The glide shoes can also be joinable according to the invention mechanically, preferably undetachably so that one, two or more expansion anchors can be arranged in the cavity of each glide shoe, which can be pressed claw-like into the opening of the ribs or support slats. The expansion anchors arranged in the cavity of the glide shoe are either rigidly joined to the glide shoe and form a single whole with it, or are produced separately and subsequently inserted in the openings arranged in each glide shoe. For this purpose the invention proposes that the expansion anchors be either insertable with the application of heat and/or pressure, optionally with application of a coating, if necessary, with coemployment of an adhesion promoter, or in the openings of the glide shoe so that the openings arranged in the glide shoes are widened mechanically and/or with the use heat, the expansion anchors are inserted into the widened openings and fastened here with recovery of the expansion.

A glide tube ring designed in this fashion is a one-part body according to the invention that is a defined section of a body strip wound into a roll, in which the stretched, unstressed length of the section is shorter by a predetermined amount than the outside periphery of the central tube to be inserted with the glide tube ring. In this case the stretched, unstressed length of the defined section can be set at a predetermined size, allowing for the initial thickness of the body strip and limitation of its linear expansion coefficient so that the glide tube ring so formed can be applied to two, three or more central tubes of different outside diameter under tensile stress, where the tensile stress is preferably great enough so that the position of the glide tube ring on the central tube, once chosen, cannot be changed or can be changed only insignificantly during its insertion into the protecting tube, the pipe conduit or the like.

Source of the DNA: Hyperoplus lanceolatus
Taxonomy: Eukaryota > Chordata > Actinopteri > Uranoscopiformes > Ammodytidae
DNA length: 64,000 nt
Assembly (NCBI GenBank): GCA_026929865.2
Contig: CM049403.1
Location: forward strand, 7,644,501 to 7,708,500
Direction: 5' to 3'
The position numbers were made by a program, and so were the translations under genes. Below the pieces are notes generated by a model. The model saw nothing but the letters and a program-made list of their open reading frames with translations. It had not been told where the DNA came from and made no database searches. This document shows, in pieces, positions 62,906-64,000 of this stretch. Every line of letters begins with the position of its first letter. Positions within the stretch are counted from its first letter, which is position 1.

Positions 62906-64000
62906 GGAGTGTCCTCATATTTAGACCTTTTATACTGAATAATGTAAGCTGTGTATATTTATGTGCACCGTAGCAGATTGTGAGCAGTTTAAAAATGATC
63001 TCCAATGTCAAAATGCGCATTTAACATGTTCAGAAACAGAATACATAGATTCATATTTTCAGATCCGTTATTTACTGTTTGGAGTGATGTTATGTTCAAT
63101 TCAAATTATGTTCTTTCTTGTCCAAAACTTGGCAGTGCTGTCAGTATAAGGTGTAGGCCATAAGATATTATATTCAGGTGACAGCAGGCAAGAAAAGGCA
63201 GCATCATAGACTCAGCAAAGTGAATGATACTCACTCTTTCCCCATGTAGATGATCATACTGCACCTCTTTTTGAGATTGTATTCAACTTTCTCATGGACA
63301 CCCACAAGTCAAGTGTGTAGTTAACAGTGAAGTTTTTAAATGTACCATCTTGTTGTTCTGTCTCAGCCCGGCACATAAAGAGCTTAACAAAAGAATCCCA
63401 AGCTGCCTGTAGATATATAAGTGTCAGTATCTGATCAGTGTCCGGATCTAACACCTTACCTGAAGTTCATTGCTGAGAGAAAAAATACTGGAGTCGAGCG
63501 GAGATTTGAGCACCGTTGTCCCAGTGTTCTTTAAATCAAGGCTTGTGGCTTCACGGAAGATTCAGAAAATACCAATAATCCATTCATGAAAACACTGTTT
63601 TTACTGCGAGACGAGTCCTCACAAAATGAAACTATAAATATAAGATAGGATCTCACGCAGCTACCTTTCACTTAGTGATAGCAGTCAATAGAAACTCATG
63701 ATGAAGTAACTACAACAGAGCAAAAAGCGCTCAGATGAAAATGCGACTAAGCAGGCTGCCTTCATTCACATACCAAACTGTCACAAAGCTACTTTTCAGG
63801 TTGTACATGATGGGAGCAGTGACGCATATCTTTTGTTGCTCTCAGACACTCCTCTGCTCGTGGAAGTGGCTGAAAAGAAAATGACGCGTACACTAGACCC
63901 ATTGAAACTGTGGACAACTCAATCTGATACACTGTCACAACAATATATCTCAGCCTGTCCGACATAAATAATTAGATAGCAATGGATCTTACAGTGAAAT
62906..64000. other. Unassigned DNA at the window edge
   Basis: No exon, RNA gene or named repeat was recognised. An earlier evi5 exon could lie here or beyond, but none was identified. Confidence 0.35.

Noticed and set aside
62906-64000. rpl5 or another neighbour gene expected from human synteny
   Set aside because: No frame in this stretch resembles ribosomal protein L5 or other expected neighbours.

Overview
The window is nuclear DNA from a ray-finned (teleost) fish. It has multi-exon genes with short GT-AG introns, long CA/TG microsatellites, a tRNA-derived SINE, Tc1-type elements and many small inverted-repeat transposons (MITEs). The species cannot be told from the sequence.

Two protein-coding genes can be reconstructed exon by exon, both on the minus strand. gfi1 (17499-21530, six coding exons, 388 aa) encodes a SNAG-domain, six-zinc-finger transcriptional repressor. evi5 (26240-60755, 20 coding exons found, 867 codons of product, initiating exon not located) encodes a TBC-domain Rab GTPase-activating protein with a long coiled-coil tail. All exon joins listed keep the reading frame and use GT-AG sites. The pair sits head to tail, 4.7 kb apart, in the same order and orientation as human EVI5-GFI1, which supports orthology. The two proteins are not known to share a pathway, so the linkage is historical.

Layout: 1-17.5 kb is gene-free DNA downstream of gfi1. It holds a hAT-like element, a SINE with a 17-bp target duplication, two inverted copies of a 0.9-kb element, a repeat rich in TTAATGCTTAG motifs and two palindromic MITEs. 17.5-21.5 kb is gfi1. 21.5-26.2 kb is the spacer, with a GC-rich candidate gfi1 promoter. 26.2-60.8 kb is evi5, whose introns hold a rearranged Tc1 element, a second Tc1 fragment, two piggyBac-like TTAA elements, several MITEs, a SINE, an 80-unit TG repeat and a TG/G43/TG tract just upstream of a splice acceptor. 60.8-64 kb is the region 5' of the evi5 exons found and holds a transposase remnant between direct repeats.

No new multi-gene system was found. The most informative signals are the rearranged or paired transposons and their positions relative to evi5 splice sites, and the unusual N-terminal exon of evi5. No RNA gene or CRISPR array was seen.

According to another characteristic of the invention the glide tube ring is designed in two or more parts and can be assembled from two or more body segments, where the body segment is another defined section of the body strip wound into a roll and its stretched, unstressed length is shorter by a predetermined amount than the outside peripheral part of the central tube to be inserted with the two- or multipart glide tube ring corresponding to the section. In this case the stretched, unstressed length of the body segment can be set at a predetermined value, allowing for the initial thickness of the body strip and limitation of its linear expansion coefficient so that the glide tube ring assembled from two or more body segments can be applied to two, three or more central tubes of different outside diameter and the tensile stress is preferably great enough so that the position of the glide tube ring on the central tube, once chosen, cannot be changed or can be changed only insignificantly so during its insertion into the protecting tube, pipe conduit or the like.